Over the last decade Rockwell Automation (NYSE:ROK) has treated income investors to market-beating returns, courtesy of its strong dividend growth.
There are three reasons I think this industrial free cash flow growth machine might remain a great income stock in the long term: strong growth in emerging markets, improving profitability, and continued strong dividend increases.
Emerging markets are a growth catalyst
Rockwell's last conference call revealed strong sales growth in key emerging market economies that bodes well for its future. For example, Latin America reported 18% organic sales growth in the first quarter on the back of 10% growth in both Brazil and Mexico.
The reason for this strong growth in Latin America is partly due to that region's heavy exposure to mining and mineral extraction.
Rockwell's integrated architecture and intelligent motor control systems are proving popular in the mining sector because they help operators maximize energy efficiency and reduce costs. This allows miners to reduce their break even costs and become more competitive in global commodity markets.
While China's 2% quarterly organic growth decline probably wasn't a surprise to investors who have monitored the nation's slowing industrial growth rate but India prove a strong counterweight, with organic growth up 9% year over year.
Strong growth from India is partially a result of improved sales of workforce training software -- important in India's fast growing IT industry -- that helps employers improve their workforce by detailing an individual employee's weaknesses and generating improvement plans.
Improving profitability is growing its free cash flow margin
Management is guiding for roughly 4% organic sales growth in 2015, but expects that growth to be offset by a stronger dollar. That means it's critical that Rockwell improve its profitability and free cash flow, which fund the generous buyback program and growing dividend.
As this chart shows, over the last five years Rockwell has consistently grown its margins and free cash flow.
For 2015, Rockwell expects operating margin to improve another 20 basis points to 21%, which should help drive free cash flow margin -- the percentage of revenue converted to free cash flow -- to yet another new record from its already strong 14.8% in the last quarter.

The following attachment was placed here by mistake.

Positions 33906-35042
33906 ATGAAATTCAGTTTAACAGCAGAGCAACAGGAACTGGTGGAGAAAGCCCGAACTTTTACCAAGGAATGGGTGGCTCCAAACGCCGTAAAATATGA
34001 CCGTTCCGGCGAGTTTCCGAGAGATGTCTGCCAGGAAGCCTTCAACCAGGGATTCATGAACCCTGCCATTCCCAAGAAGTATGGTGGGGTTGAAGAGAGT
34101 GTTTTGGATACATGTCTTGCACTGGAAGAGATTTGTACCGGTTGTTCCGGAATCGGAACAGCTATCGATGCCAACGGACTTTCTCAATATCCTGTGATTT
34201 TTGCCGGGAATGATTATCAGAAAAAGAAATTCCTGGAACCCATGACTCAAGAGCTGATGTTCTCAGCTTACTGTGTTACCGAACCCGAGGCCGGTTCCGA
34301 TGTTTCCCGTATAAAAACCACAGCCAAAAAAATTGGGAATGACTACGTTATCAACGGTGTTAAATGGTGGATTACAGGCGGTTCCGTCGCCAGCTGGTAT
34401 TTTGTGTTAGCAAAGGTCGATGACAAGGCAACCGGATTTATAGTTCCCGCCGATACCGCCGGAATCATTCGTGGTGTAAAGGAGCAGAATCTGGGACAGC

In the last decade Rockwell's free cash flow margin has improved 37%, from 10.8% to 14.8%, which has allowed it to convert slow 2.8% CAGR sales growth into 5.8% CAGR free cash flow growth.
I expect this trend to continue because Rockwell has proven itself very good at reducing costs and generating stellar -- and improving --gross margins over time. For example, in the last quarter alone its Architecture & Software segment generated gross margins improved 90 basis points to 31.3%, while its Control Products & Solutions segment's gross margin improved 150 basis points to 14.5%.
Exceptional shareholder cash return program should drive market-beating returns
The best way for a slow growing free cash flow generating company to maximize shareholder value is to return it to shareholders in the form of buybacks and dividends. By cutting down the number of shares, free cash flow per share rises. This means faster dividend growth can be achieved, which numerous studies show is the key to growing the share price over the long term.
Over the last decade Rockwell has reduced its share count at an impressive 3.1% annual rate, which has helped free cash flow per share to grow by 8.2% -- three times faster than sales.
Even more important, the company has $884 million remaining in its existing shareholder buyback program, which at its current annual repurchase rate of $668 millionwould take just over five quarters to complete and reduce the share count by an additional 5.8% at the current share price.
With improving gross margins Rockwell's free cash flow should improve this year and allow for its aggressive buyback plan to repurchase 4.4% of its shares in the next year -- an acceleration from its already-impressive 10-year buyback rate. That in turn should allow the company to continue growing its dividend by 11% to 12%, as it has in the past year, and over the last decade.
The Foolish takeaway: Despite headwinds, Rockwell's share price has strong growth catalysts
Don't get me wrong, potentially slowing industrial demand in the U.S. -- especially from its oil and gas segment -- and a strengthening dollar mean 2015 isn't likely to be a year of record sales growth for Rockwell. However, its continued strength in developing markets, improving margins (particularly a strong free cash flow margin), and continued large share buybacks and dividend growth should inspire confidence in long-term income investors that Rockwell has what it takes to beat the market over the long haul.